With more than 300-acres of beautifully manicured green space, Grant Park is an inviting retreat nestled between the bustle of the city and the blue expanse of Lake Michigan-which is exactly why it's often referred to as "Chicago's front yard." Not only is Grant Park home to Millennium Park and the Art Institute of Chicago, it's studded with inspiring pieces of public artwork and sculptures. Wander the park to see all of these iconic pieces.
On the southwest side of Grant Park is Agora, one of Chicago's most recognizable and recent installations. Made up of 106 9-foot tall headless torsos made from cast iron, the sculpture is inspired by a Greek plaza but relates to bustling, high-paced Michigan Avenue. The figures are stationary but are posed in countless directions, symbolizing the idea of going everywhere and nowhere at once.
Cloud Gate (2006)
Often referred to as "The Bean," Anish Kapoor's Cloud Gate is shaped like a seamless curved oval and is made from highly polished stainless steel plates, providing a distorted reflection of the city skyline and gawking visitors. The 12-foot-high arch at the structures base provides a "gate" for park visitors to walk under.
Jay Pritzker Pavilion (2004)
Frank Gehry's one-of-a-kind, Deconstructivism styled performance stage is breathtaking. With its signature arched cage work and distinctive ornamentation, a New York Times reporter once described it as a "celestial gateway to another universe." The Jay Pritzker Pavilion delivers the ultimate outdoor event experience, so be sure to pack a picnic and catch annual celebrations here, such as the Grant Park Music Festival and the Millennium Park Summer Film Series, among many others.
Crown Fountain (2004)
Containing two 50-foot towers that project diverse facial images of Chicago citizens, the Crown Fountain is one of Chicago's most recognizable displays of public art. During summer days, visitors can cool off by wading in the structure's reflecting pool. Or, if they're daring enough, by taking a stroll under the fountain's cascading waterfall, which appears to come out of the faces' mouths.
Christopher Columbus Monument (1933)
Chicago celebrated its 100th birthday with the Century of Progress World's Fair in 1933. In cooperation with the event, Chicago's Italian-American community presented a towering bronze statue of explorer Christopher Columbus on the southern end of Grant Park.
The Bowman and The Spearman (1928)
Commemorating Native Americans and the tremendous challenges faced during the settlement of the United States, this dramatic duo of bronze sculptures in Congress Plaza Gardens depicts two muscular Native Americans on horseback, their bodies caught in action as one hurls a spear and the other releases an arrow from his bow-only, there's a catch: the weapons aren't shown. The bodies in movement and the intense gestures prompt viewers to fill in the blanks with their minds, as they imagine the spear vaulting forward and arrows whistling through the blue sky.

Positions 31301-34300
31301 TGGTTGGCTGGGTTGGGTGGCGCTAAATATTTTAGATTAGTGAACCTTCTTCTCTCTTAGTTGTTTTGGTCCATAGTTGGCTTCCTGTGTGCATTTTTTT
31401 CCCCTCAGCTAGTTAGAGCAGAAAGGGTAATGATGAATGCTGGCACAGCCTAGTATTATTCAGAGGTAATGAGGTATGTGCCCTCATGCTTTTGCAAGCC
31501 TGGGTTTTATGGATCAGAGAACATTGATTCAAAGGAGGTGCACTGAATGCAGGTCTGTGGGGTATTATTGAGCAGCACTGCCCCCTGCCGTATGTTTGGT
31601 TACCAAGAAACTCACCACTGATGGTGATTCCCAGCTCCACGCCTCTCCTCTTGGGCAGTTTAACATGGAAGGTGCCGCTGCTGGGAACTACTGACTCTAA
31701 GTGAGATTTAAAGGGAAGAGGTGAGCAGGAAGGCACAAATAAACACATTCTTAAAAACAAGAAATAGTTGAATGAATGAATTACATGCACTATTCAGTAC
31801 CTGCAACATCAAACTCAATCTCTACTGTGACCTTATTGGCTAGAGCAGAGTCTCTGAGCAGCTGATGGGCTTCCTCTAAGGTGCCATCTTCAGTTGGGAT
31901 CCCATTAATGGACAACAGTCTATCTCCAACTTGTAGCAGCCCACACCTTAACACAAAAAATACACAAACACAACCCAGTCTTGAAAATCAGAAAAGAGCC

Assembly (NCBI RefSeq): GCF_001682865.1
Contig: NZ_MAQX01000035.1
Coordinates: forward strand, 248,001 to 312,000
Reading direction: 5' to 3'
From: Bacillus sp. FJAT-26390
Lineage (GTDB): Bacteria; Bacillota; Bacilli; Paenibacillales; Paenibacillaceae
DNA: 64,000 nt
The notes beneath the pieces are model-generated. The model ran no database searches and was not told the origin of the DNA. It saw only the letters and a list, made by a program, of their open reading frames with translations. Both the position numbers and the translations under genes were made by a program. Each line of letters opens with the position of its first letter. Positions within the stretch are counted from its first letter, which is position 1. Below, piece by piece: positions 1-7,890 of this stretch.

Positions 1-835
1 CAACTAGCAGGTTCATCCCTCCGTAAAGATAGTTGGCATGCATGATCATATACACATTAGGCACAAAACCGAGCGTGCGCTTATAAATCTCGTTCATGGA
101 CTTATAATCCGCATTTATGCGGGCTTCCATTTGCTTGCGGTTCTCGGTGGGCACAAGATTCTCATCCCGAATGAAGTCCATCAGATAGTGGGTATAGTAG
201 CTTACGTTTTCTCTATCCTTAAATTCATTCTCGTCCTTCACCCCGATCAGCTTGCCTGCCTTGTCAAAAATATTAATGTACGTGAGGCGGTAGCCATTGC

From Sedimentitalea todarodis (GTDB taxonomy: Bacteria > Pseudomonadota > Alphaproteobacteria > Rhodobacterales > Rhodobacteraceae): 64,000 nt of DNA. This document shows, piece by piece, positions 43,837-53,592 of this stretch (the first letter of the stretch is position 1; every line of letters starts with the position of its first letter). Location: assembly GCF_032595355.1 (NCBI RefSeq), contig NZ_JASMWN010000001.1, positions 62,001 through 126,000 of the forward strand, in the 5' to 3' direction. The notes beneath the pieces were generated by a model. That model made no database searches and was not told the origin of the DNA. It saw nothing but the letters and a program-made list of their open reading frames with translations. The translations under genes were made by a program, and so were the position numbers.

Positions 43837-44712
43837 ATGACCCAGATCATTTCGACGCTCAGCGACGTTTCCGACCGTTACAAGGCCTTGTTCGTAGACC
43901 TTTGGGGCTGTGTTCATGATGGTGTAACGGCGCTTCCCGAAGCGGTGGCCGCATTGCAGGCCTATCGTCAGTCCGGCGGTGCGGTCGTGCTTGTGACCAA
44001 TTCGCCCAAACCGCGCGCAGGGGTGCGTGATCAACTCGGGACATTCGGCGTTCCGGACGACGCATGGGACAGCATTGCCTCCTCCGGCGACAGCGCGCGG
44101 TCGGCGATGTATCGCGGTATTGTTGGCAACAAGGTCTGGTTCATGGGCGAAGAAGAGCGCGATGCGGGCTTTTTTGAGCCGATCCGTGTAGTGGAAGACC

Buckingham Fountain (1927)
Built to honor a former trustee at the Art Institute of Chicago, Clarence F. Buckingham Memorial Fountain contains four identical pairs of 20-foot bronze sea horses, symbolizing the four states bordering Lake Michigan. From April through mid-October, the fountain performs a dazzling water show for 20 minutes every hour, from 8 a.m.-11 p.m. Beginning at dusk, the water show also includes a light and music show.
Seated Lincoln (1926)
Abraham Lincoln was nominated to represent the Republican Party on the shores of the Chicago River, so it's only natural that the city honors our 16th President with a larger-than-life sculpture in Grant Park. Abraham Lincoln sits in a chair atop a granite pedestal symbolizing his being Head of State. The statue was the last public monument designed by Augustus Saint Gaudens. The artist did not live long enough to see the piece realized.
The Spirit of Music (1923)
To commemorate Theodore Thomas, the first conductor of the Chicago Symphony Orchestra, is a bronze statue of the "Lady of Music." The statue personifies harmony and composition with a figure that is feminine and dignified, assertive and bold. The statue is accompanied by a gorgeous seasonal flower garden.
Fountain of the Great Lakes (1913)
An allegorical piece representing the five Great Lakes, this magnificent fountain in the South Garden of the Art Institute of Chicago consists of five bronze sculptures of women bathing with oversized seashells. The water flows through them in the order water flows through the lakes on its way to the ocean: Superior, Michigan, Huron, Erie and Ontario.
General John Logan Memorial (1897)
Logan was an Illinois based Civil War General and served as a State Senator from 1871-77. Famed sculptor August Saint-Gaudens built enormous animal sculptures for the Columbian Exposition and gifted this statue to Chicago in 1897.
Lions at the Art Institute of Chicago (1893)
You don't have to go to the Lincoln Park Zoo to see lions. In fact, you don't even have to leave Michigan Avenue. Constructed by Edward Kemeys, these two massive bronze lions have been standing guard at the entrance to The Art Institute of Chicago since its inaugural year. While realistically designed, the green patina lends an artist flair and a distinctive appearance. During holidays and city events, the big cats are often decorated for the occasion.